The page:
The word rhinoceros is derived from Greek, meaning nose horn which is their most distinctive feature. The white rhinoceros derives its scientific name, Ceratotherium simum from the Greek cerato, meaning horn; thorium, meaning wild beast and simum meaning flat nosed.
If they look ancient to you, that is because they are the surviving representatives, along with elephants and hippos, of a biological category that was once much more diverse and abundant, known as mega herbivores.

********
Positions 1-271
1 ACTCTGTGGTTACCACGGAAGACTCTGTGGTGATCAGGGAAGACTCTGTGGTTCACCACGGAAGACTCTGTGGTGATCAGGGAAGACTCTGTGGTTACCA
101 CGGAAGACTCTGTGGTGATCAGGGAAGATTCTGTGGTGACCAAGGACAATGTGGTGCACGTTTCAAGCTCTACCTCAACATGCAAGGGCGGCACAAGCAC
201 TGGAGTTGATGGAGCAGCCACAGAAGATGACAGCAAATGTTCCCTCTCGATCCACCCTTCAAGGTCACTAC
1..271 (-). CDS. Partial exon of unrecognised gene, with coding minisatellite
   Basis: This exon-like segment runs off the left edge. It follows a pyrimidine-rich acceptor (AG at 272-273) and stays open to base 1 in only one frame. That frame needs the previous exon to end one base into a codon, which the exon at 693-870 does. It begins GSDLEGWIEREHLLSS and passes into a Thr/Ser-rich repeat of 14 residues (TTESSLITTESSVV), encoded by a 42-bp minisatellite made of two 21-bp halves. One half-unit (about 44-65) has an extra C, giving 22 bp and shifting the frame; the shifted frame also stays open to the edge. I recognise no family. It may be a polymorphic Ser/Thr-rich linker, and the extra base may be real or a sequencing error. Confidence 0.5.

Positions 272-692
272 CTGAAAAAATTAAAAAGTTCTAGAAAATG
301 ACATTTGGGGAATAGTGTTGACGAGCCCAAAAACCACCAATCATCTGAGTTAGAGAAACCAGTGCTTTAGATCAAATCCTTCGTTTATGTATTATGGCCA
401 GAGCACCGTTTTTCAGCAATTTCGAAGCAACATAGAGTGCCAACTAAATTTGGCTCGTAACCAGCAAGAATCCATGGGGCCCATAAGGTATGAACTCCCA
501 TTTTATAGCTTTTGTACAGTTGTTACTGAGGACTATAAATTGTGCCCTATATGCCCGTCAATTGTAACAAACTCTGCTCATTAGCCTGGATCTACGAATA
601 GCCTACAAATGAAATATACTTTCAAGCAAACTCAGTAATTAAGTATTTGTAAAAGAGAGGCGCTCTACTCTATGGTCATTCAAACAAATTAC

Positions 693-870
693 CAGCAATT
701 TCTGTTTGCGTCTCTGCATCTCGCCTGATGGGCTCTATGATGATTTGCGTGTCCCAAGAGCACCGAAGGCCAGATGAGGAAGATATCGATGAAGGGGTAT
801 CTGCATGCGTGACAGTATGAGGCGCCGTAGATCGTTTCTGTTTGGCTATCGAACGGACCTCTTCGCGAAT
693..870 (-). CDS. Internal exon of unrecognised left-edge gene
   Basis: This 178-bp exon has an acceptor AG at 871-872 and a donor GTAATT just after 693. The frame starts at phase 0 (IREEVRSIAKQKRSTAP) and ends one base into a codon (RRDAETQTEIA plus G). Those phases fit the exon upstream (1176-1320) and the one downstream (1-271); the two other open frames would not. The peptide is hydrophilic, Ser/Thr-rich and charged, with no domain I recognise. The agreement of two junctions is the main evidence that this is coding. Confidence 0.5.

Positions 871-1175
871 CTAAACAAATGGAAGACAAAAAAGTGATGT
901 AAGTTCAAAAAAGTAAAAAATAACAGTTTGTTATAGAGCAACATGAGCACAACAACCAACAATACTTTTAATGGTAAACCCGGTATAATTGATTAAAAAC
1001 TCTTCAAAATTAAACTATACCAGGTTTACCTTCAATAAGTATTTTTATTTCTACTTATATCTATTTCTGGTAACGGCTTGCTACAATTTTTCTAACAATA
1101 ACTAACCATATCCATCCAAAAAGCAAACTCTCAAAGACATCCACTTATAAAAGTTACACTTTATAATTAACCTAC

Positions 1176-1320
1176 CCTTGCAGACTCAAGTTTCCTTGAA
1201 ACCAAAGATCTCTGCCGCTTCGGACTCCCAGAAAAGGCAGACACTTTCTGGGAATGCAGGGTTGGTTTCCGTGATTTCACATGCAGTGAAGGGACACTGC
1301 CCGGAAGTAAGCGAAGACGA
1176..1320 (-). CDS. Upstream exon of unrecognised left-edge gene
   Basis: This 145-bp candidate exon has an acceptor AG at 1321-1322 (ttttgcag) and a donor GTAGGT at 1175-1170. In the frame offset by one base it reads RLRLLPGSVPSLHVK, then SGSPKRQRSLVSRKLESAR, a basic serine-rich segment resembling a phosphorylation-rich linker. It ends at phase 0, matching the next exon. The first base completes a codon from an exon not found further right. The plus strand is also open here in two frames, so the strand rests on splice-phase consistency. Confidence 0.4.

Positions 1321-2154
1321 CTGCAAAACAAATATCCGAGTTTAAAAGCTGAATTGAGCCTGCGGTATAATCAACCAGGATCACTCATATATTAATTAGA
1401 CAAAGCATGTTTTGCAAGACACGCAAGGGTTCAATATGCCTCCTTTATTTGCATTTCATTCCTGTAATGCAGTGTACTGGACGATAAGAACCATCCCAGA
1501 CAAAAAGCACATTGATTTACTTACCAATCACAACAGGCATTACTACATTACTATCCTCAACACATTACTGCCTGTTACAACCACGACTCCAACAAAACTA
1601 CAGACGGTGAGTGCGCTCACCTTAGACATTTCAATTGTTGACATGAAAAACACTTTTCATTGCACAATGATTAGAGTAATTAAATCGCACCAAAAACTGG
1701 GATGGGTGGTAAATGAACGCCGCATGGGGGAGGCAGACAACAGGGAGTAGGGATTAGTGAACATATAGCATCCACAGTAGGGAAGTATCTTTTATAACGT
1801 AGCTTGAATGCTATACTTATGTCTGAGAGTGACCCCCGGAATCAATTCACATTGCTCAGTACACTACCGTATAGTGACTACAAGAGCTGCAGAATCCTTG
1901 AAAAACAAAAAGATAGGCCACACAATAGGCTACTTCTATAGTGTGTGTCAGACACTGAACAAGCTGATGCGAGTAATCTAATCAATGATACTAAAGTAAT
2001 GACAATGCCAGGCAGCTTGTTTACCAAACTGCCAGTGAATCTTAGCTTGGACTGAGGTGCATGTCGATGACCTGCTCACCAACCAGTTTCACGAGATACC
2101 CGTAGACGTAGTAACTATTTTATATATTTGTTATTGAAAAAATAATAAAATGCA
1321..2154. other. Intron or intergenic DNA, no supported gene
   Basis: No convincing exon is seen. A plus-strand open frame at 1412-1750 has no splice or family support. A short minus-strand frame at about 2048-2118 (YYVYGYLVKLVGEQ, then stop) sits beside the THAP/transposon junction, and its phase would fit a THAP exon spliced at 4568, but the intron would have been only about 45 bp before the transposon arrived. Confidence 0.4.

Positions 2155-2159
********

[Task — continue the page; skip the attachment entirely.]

The fossil record tells us that at one time there were at least 200 species of rhinos in 3 different families. Some were small and others were huge. The Indricothere Paraceratherium transouralicum, an ancient member of the rhinoceros family grew to an enormous size and is considered the largest land mammal to have ever existed, weighing in at about 15 metric tons. They had long legs and long necks and were able to browse the tallest trees like todays giraffe; they also did not have a horn. It is thought that they fought using their necks the same way giraffes do today. The Paraceratherium were considered running rhinos with a more slender build and flexible foot and a lighter build than today’s rhino. They lived from Mongolia westward across the grassless scrubby plains of Asia during the Oligocene period, 30 to 35 million years ago.